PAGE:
Community TV finally gets the digital green light: It has been a long, hard-fought campaign -but the Community Television sector sees a light at the end of the digital tunnel. The Rudd Government has finally delivered it the news it has been seeking: a switch to digital broadcasting. The Government will temporarily allocate vacant spectrum, previously known as Channel A, to the community broadcasting sector, allowing Community TV stations C31 in Melbourne, TVS in Sydney, QCTV in Brisbane and Channel 31 Adelaide to simulcast their services until the switch to digital-only television in capital cities in 2013. A new community licensee in Perth will commence digital-only broadcasts in early 2010. —TV Tonight

Some things can’t be boiled into a soundbite. Sitting and waiting as news cycle after news cycle rolls by, and as the Opposition berates you day after day in Question Time is uncomfortable at the best.
But in the last three weeks, after first selling the tough-on-border-protection message, then pivoting to the humane-towards-asylum-seekers as it came under fire from the left, the Prime Minister has had to acknowledge the shades of grey, the complexity in the Government policy at large and in the matter of the Oceanic Viking specifically. — Lyndal Curtis, ABC News Online

Metrotextuality? Get your hand off it. Men have become so openly affectionate with each other using mobile technology they’ve taken to signing off text messages to male friends with a kiss (x), giving rise to a new generation dubbed “metrotextuals”. New research from mobile phone firm T-Mobile reveals nearly a quarter of men (22 per cent) regularly include a kiss on texts to their male mates, T-Mobile said. — The Australian

How The Onion writes headlines. Headlines in the satirical weekly newspaper The Onion tend to function both as punch line and setup, in that order. They are the heart of the paper, and not only the first thing anybody reads, but also, unlike headlines in real newspapers all over the world, the first things to be written. The staff devotes the first two days of every week to composing headlines, then assigns the articles that will run beneath them and provide a body of supporting jokes. — The New York Times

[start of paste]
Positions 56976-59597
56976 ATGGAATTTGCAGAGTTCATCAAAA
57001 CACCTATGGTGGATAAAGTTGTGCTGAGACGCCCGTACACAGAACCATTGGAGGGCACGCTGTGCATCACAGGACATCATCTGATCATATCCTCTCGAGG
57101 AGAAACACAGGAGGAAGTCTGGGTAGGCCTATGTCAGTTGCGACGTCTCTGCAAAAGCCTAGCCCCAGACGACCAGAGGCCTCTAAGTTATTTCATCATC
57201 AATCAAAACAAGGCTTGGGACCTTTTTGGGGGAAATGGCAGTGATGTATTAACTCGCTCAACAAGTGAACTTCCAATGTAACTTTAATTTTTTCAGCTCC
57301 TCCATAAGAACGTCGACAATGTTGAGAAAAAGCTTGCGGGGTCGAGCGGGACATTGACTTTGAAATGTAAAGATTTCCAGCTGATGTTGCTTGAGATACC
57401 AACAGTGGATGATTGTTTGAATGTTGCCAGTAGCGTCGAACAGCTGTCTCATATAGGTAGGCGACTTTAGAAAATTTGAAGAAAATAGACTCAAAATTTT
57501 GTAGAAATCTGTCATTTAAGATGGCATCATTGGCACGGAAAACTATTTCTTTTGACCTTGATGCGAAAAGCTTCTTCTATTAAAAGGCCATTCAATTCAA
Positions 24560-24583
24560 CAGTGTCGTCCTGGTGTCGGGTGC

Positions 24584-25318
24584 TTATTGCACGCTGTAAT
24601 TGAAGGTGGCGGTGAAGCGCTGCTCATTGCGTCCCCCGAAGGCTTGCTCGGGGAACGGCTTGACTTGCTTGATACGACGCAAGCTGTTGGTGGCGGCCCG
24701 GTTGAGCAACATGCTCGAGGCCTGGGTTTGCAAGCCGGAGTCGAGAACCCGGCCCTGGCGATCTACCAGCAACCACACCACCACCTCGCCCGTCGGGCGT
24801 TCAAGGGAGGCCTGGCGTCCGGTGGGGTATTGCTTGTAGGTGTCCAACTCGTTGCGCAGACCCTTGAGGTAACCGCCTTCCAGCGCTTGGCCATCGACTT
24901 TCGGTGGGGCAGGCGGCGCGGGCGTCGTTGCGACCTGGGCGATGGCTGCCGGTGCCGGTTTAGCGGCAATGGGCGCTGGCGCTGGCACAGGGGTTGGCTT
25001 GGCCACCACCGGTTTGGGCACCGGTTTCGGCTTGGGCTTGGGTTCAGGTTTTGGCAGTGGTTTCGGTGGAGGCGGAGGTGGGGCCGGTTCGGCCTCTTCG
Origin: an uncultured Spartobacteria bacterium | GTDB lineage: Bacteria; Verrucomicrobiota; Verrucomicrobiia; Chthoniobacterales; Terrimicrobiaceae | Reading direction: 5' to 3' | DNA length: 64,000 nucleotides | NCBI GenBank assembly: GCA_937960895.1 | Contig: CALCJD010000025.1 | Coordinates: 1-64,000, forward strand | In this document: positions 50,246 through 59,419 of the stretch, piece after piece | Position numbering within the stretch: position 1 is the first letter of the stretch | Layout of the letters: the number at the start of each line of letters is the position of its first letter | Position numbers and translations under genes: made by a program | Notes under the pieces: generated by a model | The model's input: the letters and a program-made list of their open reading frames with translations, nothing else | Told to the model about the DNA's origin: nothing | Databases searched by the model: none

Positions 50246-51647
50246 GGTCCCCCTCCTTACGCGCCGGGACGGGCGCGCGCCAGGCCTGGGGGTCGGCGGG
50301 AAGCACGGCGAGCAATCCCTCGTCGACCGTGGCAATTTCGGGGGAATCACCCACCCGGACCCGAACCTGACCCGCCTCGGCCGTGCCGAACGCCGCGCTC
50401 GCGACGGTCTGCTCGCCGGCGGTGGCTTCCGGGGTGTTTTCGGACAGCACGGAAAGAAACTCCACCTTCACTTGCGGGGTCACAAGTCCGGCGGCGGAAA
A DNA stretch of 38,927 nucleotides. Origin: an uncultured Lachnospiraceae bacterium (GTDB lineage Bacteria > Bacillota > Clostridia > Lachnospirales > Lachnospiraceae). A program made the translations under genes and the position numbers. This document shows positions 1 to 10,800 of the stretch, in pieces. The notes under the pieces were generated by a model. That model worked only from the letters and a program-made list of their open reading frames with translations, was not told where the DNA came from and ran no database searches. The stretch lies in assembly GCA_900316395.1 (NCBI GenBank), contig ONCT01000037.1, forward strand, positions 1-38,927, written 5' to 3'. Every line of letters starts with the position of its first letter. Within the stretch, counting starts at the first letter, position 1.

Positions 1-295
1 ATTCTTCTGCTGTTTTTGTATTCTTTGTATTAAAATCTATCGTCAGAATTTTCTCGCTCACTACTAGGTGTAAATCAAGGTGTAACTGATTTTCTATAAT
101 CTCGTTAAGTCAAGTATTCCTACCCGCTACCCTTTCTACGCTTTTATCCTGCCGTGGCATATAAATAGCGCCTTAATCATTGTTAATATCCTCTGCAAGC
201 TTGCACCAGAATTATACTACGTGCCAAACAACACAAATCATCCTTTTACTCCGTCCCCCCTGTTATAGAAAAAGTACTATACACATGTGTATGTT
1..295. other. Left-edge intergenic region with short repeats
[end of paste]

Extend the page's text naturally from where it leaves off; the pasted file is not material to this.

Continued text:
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Ode to a dead magazine. In shock and disbelief … I took these photos of the last days of Gourmet. Although at times it was hard for me to shoot the common places in the offices of Gourmet, I knew I needed to document where I loved working the last eight years. — Kevin Demaria, The Last Days of Gourmet

Punch on at The Washington Post. It’s come to this: The Washington Post Style section, for years known as “the sandbox” because it was a playground for sometimes immature writers, has turned into a boxing ring because one of the editors was revolted by a story that came across his desk on deadline. — Washingtonian

Facebook users getting older. Facebook users are getting a lot older. Its median age is now 33, up from 26 in May 2008, while the average Twitterer is still 31, a figure that has remained stable over the past year. By comparison, MySpace users’ median age is 26, down from 27 in May 2008, while LinkedIn is 39, down from 40.The Guardian

The app for nervous flyers. If sweaty palms and panic set it just at the thought of boarding an airplane, consider downloading Virgin Atlantic Airways’ new app based on the airline’s Flying Without Fear course. Targeted at jittery flyers, the program boasts a success rate of more than 98 percent. — Holy Kaw

Wee for Wii fined. A Sacramento radio station has been ordered to pay $16 million to the family of a woman who died during its “Hold Your Wee for a Wii” contest. The woman, who was trying to win the game console for her three children, died of water intoxication after taking part in the contest to see who could drink the most water without urinating or vomiting, the Sacramento Bee reports. — Newser

The Quentin Tarantino guide to creating killer content. There are few writers like Tarantino, and though his verbal carpet bombs and kinetic escalation of violence aren’t for everyone, there is no doubt that the dude follows his muse. Those who love him will eagerly wait in lines wrapped around the block to show their support. In short, Tarantino sells it every time. And by it, I mean an ironclad belief in the worlds he’s created. — Copyblogger

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